Agile Coaches Must Understand Culture!

Here’s the hard truth: You are not as effective as you possibly could be.

Let’s be even more honest for a moment, shall we? As an organizational coach and Agile coach I know first-hand what it’s like going into a company and not having the faintest clue as to what they are really like. Yes, I got the “brief,” I’ve had the meetings, I even had a few 1-on-1’s, but I really haven’t gotten the whole story. Often, it’s 100% my fault too, as I had not set up the engagement to allow me greater time to sit down and more fully understand the culture…

I would venture that you may have experienced something like this as well… You and I both know that it’s really difficult to get a solid pulse on the cultural and team dynamics at play – sometimes we’re simply flying blind.

Agile Coaches are all about helping businesses and teams thrive. The top impediments to doing this are often:

  1. Executive management buy-in
  2. Dependencies and constraints on complex systems and designs
  3. Business culture

Here at Agile for All we aim to change the latter.

You see, the management buy-in often stems from mistrust of the process, the value, and the how. More specifically, how Agile going to work in MY business, MY culture, MY environment? Complex systems? We can through a slow process of integration, modularization, and candid conversations with different business units break this down into something that logically flows.

The “culture?” Now that’s the hard one.

The struggles of cultural change are typically found in these challenges:

  • It is absolutely hard to incite positive change into a culture
  • Teams and Management cannot agree on the right approach to change culture
  • Management is leery of wide-spread changes to processes
  • Team dysfunctions are obvious, but finding the core reasons these dysfunctions appear are hard to pin down
  • And so on and so on…

As an organizational consultant and Agile Coach myself, I need the best tools at the ready in my tool belt. I have been 100X more effective when I quickly understand the people I am engaging with… at the team level and the management level. That’s our aim at Agile for All, more than just using terrible cultural surveys, our goal is to understand your people, first.

It’s time to get an accurate reading as to what’s really going on instead of guess work and templates for culture (I’ve seen plenty of them).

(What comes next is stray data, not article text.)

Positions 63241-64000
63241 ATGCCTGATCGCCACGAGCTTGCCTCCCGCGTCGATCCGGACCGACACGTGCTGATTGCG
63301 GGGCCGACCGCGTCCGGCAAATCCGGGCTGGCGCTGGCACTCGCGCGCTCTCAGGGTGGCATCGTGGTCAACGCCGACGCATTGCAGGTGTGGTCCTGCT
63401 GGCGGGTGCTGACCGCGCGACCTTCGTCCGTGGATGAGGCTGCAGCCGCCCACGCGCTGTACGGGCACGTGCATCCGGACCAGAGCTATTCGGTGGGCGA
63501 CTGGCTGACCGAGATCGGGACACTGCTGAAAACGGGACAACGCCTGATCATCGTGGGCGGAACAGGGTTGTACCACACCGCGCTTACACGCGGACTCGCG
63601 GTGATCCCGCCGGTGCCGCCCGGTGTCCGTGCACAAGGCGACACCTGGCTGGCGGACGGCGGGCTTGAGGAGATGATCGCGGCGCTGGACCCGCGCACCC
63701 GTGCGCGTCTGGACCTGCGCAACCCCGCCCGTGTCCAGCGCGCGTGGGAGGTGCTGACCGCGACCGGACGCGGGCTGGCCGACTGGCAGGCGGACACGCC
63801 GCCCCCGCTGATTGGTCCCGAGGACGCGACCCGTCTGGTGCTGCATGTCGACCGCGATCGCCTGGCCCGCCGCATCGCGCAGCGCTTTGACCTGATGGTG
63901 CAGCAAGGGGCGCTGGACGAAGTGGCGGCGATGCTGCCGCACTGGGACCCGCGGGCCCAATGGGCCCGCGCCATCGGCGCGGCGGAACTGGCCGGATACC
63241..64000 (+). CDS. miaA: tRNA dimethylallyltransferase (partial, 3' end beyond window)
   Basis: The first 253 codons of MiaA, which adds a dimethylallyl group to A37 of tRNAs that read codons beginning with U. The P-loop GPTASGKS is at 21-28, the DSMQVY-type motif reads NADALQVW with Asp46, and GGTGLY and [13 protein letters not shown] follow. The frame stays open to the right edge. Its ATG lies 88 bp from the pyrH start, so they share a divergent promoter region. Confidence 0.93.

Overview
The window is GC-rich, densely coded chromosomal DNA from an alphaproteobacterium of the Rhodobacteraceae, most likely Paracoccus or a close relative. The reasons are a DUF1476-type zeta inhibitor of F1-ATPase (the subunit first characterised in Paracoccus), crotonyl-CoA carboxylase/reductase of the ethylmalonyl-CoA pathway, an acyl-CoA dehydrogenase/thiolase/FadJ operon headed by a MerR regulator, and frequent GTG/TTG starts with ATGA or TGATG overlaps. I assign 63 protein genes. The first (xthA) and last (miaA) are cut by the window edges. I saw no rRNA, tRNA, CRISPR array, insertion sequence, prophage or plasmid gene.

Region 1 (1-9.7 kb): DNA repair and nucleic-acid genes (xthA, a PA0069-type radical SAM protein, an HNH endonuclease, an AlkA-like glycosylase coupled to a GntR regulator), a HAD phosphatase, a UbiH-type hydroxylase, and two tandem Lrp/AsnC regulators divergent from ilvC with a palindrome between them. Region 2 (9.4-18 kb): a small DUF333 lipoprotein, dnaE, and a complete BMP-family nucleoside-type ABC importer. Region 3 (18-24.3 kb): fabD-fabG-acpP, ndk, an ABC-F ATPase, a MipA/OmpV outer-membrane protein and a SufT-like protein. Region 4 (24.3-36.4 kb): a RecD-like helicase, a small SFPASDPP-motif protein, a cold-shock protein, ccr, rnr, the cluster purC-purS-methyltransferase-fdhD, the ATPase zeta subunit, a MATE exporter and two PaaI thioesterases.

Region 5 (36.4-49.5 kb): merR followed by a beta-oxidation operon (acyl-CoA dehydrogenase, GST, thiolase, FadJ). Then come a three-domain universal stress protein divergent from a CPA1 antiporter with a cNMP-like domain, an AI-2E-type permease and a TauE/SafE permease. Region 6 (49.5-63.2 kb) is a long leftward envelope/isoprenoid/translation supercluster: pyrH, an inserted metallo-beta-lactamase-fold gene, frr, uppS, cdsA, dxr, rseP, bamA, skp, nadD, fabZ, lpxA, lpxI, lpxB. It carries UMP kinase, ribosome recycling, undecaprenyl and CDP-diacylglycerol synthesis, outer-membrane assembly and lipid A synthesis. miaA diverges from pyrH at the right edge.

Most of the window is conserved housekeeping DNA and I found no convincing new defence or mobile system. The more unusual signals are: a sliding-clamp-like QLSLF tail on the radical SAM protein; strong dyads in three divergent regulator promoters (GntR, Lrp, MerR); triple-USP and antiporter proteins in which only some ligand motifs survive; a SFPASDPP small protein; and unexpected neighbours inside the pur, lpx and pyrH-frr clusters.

It’s time to build “Agile Culture,” not just an agile method for a team.

What does this mean? It means taking intentional time deeply understanding the ‘system’ or people’s needs. It means, taking time to understand what’s at play, what’s at work, currently. It means that each organization is different. It means that templates won’t work. It means that processes that you used at a previous client won’t work.

Is this what you wanted to hear? Probably not.

We want answers. We want them quickly. We want them now.

I’m (personally) tired of templates, of big scaled processes that “work” (they don’t), and a hoard of consultants that think one method will solve it all.

You must take time. It’s costly, yes. But thats how we are the most effective with each of our unique clients. Taking the right amount of time to understand their issues and lay out a unique strategy fit for them.

Welcome to Agile Culture. It’s costly, it takes time… but hell. It’s worth it.

Author: peter

Peter Saddington is an Organizational Scientist and Certified Scrum Trainer. You can find him at AgileforAll.com

4 thoughts on “Agile Coaches Must Understand Culture!”

  1. Yes indeed, Peter! To understand culture, we must take time to focus on people and relationships. In every place and every role, I’m reminded that the first value of the Agile Manifesto begins with “individuals and interactions.” Everything else follows. Thanks for bringing focus to the foreground today!

Leave a Reply